Senate Majority Leader Trent Lott, who will play a major role in the upcoming Senate trial of President Clinton, has close and longstanding ties to a white supremacist organization that has denounced Clinton in strident and racist terms, according to reports which surfaced last week.
In an article by reporter Thomas Edsall, published December 16, the Washington Post reported that Lott addressed a meeting of the Council of Conservative Citizens in 1992, praising it for standing 'for the right principles and the right philosophy.' The group is the direct organizational successor of the Citizens Councils which organized segregationist forces in the 1950s and 1960s, serving as a more respectable, upper-middle-class ally of the Ku Klux Klan.
The CCC came to public attention a week earlier, after attorney Alan Dershowitz, an anti-impeachment witness before the House Judiciary Committee, revealed that one of the committee's members, Congressman Bob Barr, addressed the white racist group this past summer. The Georgia Republican has been the most rabid partisan of impeachment in the House.
Barr represents the suburban Atlanta district where the modern Ku Klux Klan was founded. He claimed to be unaware of the CCC's racist views prior to giving the keynote address to its convention, and cited Lott's association with the group as proof of its bona fides.
The views of the CCC are well known in Republican right-wing circles. A spokesman for the Conservative Political Action Conference, David Keene, said the CCC had been barred from its annual gatherings in Washington 'because they are racists.'
The spring 1992 newsletter of the organization, Citizen Informer, carries a photograph of Lott addressing the group's meeting in Greenwood, Mississippi, asking for its support and praising its activities. Lott also appeared at political rallies sponsored by the CCC in 1991 and 1995, along with other Mississippi politicians, both Democratic and Republican.
A 1997 issue of the Citizen Informer shows a smiling Trent Lott meeting in his Washington office with CCC President Tom Dover, CEO Gordon Lee Baum and national officer William D. Lord Jr. Baum and Lord both have records in racist politics going back decades, with Lord serving as a regional organizer for the Citizens Council and Baum serving as the group's Midwest director.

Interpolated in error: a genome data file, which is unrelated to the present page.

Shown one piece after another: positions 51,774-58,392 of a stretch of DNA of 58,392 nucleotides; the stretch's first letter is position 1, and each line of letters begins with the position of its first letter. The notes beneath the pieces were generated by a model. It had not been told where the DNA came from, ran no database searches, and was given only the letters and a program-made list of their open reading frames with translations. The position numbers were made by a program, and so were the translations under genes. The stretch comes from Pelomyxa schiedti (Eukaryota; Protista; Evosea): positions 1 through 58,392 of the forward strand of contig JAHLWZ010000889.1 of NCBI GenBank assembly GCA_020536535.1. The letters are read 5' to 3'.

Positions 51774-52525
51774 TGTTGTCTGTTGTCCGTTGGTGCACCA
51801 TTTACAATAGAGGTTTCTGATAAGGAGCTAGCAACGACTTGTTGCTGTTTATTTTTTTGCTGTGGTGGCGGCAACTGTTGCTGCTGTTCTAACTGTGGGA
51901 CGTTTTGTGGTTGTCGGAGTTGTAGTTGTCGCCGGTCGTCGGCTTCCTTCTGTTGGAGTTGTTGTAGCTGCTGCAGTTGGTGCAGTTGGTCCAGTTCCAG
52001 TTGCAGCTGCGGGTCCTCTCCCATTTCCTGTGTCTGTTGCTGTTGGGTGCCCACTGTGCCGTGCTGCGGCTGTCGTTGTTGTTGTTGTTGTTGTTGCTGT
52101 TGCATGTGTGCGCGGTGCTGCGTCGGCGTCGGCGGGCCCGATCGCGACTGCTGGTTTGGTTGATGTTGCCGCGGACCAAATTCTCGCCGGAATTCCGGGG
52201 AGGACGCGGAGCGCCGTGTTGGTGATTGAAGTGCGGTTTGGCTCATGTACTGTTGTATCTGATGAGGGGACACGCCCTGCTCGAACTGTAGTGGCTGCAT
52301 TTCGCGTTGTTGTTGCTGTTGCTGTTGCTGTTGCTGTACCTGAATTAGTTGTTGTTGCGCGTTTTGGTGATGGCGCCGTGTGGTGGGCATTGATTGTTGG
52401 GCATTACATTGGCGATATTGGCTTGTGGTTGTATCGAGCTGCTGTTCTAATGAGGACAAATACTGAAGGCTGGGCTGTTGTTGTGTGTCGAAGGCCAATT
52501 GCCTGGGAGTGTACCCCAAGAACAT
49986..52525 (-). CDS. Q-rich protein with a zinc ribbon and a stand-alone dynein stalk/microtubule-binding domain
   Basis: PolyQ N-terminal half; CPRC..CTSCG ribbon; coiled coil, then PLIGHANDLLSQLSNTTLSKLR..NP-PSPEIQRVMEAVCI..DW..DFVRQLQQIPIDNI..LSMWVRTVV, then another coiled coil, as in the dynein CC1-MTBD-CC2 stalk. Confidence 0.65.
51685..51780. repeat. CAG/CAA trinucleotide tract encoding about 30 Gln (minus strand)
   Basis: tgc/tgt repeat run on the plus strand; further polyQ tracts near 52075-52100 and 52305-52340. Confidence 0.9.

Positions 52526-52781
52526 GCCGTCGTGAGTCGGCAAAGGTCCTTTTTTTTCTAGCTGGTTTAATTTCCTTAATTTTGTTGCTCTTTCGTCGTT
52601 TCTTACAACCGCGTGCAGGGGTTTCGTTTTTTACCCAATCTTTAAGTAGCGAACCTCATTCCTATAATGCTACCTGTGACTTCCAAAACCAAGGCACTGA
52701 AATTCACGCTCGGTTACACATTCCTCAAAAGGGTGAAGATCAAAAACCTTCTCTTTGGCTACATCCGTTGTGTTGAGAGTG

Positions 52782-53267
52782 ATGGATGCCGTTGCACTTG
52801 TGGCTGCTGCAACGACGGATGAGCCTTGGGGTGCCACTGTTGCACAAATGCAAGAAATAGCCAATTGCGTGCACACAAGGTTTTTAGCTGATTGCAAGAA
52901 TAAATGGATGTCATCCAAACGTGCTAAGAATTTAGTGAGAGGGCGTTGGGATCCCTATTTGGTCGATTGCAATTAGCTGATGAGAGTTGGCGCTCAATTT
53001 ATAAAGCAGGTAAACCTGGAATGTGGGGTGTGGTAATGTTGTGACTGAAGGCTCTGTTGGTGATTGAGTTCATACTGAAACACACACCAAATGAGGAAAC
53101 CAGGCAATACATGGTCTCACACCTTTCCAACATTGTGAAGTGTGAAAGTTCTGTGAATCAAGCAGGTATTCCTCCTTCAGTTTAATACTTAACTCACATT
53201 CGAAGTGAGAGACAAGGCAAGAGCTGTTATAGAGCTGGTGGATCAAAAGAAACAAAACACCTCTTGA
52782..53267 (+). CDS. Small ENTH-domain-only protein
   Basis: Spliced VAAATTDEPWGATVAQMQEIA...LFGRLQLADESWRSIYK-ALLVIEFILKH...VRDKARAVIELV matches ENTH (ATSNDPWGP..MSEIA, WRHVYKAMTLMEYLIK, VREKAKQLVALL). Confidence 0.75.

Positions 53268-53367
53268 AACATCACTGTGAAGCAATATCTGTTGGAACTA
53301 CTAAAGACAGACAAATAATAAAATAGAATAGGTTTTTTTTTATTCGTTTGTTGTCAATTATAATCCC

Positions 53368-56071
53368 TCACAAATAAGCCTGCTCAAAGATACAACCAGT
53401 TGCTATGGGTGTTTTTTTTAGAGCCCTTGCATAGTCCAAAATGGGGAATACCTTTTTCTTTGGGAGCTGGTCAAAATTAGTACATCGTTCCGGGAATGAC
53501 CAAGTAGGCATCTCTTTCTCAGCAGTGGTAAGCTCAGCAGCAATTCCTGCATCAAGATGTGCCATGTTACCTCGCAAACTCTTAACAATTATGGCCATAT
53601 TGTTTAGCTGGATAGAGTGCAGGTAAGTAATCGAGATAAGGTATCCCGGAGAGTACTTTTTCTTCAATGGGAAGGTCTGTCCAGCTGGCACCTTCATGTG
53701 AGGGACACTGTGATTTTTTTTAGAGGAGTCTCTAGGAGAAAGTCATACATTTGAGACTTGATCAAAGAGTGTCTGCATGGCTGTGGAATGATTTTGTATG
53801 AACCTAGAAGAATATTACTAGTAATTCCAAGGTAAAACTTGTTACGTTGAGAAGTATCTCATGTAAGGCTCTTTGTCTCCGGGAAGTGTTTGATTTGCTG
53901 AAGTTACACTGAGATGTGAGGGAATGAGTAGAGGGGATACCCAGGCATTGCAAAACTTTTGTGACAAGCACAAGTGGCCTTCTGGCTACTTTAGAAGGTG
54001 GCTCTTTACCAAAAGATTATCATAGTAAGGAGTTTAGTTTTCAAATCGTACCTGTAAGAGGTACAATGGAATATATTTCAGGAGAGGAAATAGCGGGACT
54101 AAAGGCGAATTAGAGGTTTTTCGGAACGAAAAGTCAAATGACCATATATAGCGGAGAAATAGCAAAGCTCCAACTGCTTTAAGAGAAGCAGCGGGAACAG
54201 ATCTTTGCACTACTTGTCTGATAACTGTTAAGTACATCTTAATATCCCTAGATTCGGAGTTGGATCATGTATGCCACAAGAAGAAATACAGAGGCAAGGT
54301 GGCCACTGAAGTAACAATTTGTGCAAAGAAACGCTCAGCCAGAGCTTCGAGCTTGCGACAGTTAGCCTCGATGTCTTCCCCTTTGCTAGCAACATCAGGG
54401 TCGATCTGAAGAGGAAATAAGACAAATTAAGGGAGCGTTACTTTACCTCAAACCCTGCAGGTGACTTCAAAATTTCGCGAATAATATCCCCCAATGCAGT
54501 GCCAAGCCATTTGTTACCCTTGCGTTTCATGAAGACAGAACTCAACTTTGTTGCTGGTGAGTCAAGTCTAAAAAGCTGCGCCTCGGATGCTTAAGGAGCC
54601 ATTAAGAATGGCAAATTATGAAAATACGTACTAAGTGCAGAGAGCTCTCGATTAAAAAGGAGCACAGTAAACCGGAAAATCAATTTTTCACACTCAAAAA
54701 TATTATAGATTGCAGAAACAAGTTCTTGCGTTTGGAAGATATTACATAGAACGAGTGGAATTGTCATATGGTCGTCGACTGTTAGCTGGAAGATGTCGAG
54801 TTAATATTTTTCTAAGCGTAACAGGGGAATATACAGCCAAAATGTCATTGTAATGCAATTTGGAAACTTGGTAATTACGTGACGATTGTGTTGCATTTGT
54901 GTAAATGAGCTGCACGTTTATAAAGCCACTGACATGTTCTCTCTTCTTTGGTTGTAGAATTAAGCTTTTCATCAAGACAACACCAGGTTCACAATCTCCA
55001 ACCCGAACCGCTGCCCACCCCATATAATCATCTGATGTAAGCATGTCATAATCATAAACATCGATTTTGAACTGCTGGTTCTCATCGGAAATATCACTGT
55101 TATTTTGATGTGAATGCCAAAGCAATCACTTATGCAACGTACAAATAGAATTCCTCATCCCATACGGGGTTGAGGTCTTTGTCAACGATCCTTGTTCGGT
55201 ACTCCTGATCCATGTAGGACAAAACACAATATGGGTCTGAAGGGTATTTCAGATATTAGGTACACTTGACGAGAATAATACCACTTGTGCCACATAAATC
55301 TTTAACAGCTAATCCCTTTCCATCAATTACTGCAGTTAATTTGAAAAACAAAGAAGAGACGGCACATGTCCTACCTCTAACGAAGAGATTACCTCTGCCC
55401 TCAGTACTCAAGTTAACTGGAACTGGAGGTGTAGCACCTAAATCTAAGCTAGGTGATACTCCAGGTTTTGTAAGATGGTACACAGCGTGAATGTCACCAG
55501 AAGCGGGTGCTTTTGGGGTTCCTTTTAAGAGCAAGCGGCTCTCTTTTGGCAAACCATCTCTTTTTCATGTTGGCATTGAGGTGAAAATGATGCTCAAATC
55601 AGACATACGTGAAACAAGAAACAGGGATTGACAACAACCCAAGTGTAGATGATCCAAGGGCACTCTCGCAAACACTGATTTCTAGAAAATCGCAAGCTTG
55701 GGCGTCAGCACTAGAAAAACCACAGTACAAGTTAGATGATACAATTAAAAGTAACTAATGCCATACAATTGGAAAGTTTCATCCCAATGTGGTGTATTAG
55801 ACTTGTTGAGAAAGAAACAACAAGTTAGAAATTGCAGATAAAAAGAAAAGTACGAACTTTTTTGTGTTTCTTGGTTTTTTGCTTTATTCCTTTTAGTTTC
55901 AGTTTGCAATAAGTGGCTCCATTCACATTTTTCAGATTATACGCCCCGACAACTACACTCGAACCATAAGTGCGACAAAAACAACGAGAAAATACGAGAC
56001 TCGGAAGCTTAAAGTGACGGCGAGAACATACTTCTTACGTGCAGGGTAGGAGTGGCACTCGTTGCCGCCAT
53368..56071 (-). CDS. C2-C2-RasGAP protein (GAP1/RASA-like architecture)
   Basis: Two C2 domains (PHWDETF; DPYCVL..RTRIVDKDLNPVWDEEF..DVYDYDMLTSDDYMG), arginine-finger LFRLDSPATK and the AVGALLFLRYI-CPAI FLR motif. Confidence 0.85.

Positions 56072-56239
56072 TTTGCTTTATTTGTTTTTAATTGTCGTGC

To this day the CCC's newsletter continues to reprint Trent Lott's column, without objection from the senator, side-by-side with editorials denouncing interracial marriage as a genocidal attack on the white race, attacking welfare programs as a conspiracy to enrich the Jews, and opposing immigration as a threat to the 'European derived descendants of the founders of the American nation.'
Significantly, given Lott's role in the Senate trial of Clinton, his allies in the Council of Conservative Citizens have attacked Clinton over the Monica Lewinsky affair in language which combines racism and pornography, suggesting (in one of the few passages which can reprinted) that Clinton's extramarital affair is 'a result of his inner black culture. Call him an Oreo turned inside out.'
Despite the importance of these connections between leading Republicans and fascist elements, there has been virtually no reporting of these revelations in the American press. While the Washington Post ran four articles or comments on the subject during impeachment week, the issue has been ignored by the major television networks, the New York Times and most other publications.
The resignation of Robert Livingston as the House Speaker-designate provides further evidence of the decisive role of the extreme right among the congressional Republicans. Despite his decision to bar a vote on censuring Clinton, compelling an up-or-down vote on impeachment, Livingston was under suspicion from the far right, which considered him insufficiently zealous on issues such as abortion and too inclined to compromise with the Democrats.
When Livingston publicly admitted past marital infidelities on the eve of the impeachment vote, after learning that Hustler magazine publisher Larry Flynt was about to publish a report to that effect, a group of Republican congressmen with close links to the Christian right moved against him. These included Steve Largent of Oklahoma and Donald Manzullo of Illinois. Some of the right-wingers let it be known they would oppose his election as Speaker in January, and Livingston decided to step down and resign from Congress.
Dennis Hastert of Illinois, handpicked by Republican whip Tom DeLay to replace Livingston as the next Speaker of the House, is known as an evangelical Christian who has close ties to the Christian right.
Livingston's successor in his suburban New Orleans congressional seat could be former KKK leader David Duke, who announced his candidacy within hours of Livingston's resignation. Duke once held a seat in the state legislature in the same area, and carried the district in his unsuccessful 1990 race as the Republican candidate for the US Senate.
The impeachment of President Clinton
Is America drifting towards civil war?
[21 December 1998]
Judiciary Committee Republican Bob Barr spoke at white supremacist convention
[12 December 1998]